While the money collected has been massive, CAB must wait a period of seven years to sell criminals' assets. As the monies gathered from the initial cases concluded up to 1999 begin to transfer to the state coffers, the taxpayer has benefited to the tune of 4.5m up to the present day, McKenna reveals. That figure is expected to snowball over the coming years.

McKenna has been instrumental in most of the state's major anti-crime probes in the past two decades. A member of the garda 'Tango Squad' that targeted Martin 'The General' Cahill in the 1990s, he oversaw the sale of the murdered Cahill's Cowper Downs home in south Dublin last year for almost 1m. A former member of the serious crime squad, McKenna, a native of Monaghan town, was appointed deputy head of CAB under Fachtna Murphy when the agency was established in 1996. He was made head of the garda bureau of fraud investigation in May 1999, later returning to head CAB.

But crime bosses have learned to adapt to the major pressure CAB brought to bear on their Irish-based property portfolios and assets. The central core of "really big players" in the drugs trade have moved their money abroad . . . to some of the most unexpected locations. "The main players have moved to Spain, and further afield. These are the ones doing the big deals. We have traced money, enormous amounts of money, that has gone to Saudi Arabia, " McKenna reveals. "Millions have gone into bank accounts in Dubai, from the guys in the top tier. They're bringing millions and millions over. One of the individuals, an individual from Limerick that we are investigating, left this jurisdiction with 12m. We traced 8m to 9m of that money he diverted to Saudi Arabia. Nearly all the cases involving the fellas at the pinnacle who are generating huge profits have transferred nearly all their money to Dubai.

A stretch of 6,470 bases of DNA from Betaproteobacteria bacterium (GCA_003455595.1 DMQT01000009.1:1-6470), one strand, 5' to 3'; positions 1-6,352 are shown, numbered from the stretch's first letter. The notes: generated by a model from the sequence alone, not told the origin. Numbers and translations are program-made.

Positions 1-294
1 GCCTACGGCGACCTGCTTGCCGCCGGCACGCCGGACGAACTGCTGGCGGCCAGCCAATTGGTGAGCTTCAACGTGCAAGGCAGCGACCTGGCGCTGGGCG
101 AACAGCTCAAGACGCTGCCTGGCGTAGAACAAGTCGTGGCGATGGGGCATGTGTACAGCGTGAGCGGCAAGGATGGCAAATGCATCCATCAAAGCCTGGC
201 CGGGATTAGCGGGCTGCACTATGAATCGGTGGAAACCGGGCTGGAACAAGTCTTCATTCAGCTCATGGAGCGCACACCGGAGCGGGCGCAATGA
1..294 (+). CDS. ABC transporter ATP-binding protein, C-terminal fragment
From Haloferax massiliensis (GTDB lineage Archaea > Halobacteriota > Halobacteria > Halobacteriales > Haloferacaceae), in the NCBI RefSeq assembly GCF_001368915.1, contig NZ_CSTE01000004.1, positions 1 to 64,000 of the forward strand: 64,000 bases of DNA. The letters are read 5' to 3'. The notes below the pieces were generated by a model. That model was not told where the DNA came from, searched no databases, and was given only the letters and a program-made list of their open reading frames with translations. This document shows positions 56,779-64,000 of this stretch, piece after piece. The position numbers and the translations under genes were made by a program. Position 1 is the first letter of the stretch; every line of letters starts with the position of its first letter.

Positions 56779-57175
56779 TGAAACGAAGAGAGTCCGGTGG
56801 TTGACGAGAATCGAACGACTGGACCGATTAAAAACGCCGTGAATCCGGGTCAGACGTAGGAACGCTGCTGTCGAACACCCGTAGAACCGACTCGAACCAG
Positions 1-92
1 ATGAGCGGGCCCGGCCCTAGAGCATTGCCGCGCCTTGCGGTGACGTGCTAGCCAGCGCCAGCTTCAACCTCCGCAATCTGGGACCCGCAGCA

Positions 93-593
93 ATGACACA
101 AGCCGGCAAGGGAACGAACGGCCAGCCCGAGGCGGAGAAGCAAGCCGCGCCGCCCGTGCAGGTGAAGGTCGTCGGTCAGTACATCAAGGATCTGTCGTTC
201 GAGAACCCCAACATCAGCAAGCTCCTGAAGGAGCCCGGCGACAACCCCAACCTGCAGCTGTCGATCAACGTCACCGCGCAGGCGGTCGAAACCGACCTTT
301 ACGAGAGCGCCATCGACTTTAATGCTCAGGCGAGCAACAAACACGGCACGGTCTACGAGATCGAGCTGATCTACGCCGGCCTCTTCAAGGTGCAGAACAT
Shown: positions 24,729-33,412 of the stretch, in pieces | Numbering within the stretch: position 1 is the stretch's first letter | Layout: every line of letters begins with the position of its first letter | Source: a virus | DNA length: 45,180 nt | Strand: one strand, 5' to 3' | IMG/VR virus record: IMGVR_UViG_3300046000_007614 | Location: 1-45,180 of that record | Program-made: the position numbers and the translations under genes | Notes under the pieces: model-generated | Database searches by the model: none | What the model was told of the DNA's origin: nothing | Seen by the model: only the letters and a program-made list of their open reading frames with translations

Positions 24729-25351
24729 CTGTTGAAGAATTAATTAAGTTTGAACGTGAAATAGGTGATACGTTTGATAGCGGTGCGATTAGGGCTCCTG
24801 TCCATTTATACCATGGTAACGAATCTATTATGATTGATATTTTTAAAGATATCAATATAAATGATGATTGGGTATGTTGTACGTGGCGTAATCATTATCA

"In Dubai, there's a financial services sector being built with huge opportunities for investing money . . . huge. The anti-money-laundering regime out there is not developed. There's parts of the world where money-laundering legislation is not even known about. In some other cases, they have moved lots of money to South Africa. They'd put it into a business, to try to legitimise it."

The practical measures that the big players use to conceal their ill-gotten wealth is complex and intricate. "They'll engage an ex-fraud man who they'll regard as their banker, a person who will understand the structures. . . you buy a company and then you buy a variety of other companies. You then create a single company as a secretarial company for all of the others. Through all these you create a series of bank accounts all over the place and then you start buying property in those company names. And it's like trying to get through a spider's web . . . because they will not use Ireland as the company registration office, they will use Guernsey or Jersey, the UK or Cayman Islands, or elsewhere, to register these companies, " says McKenna.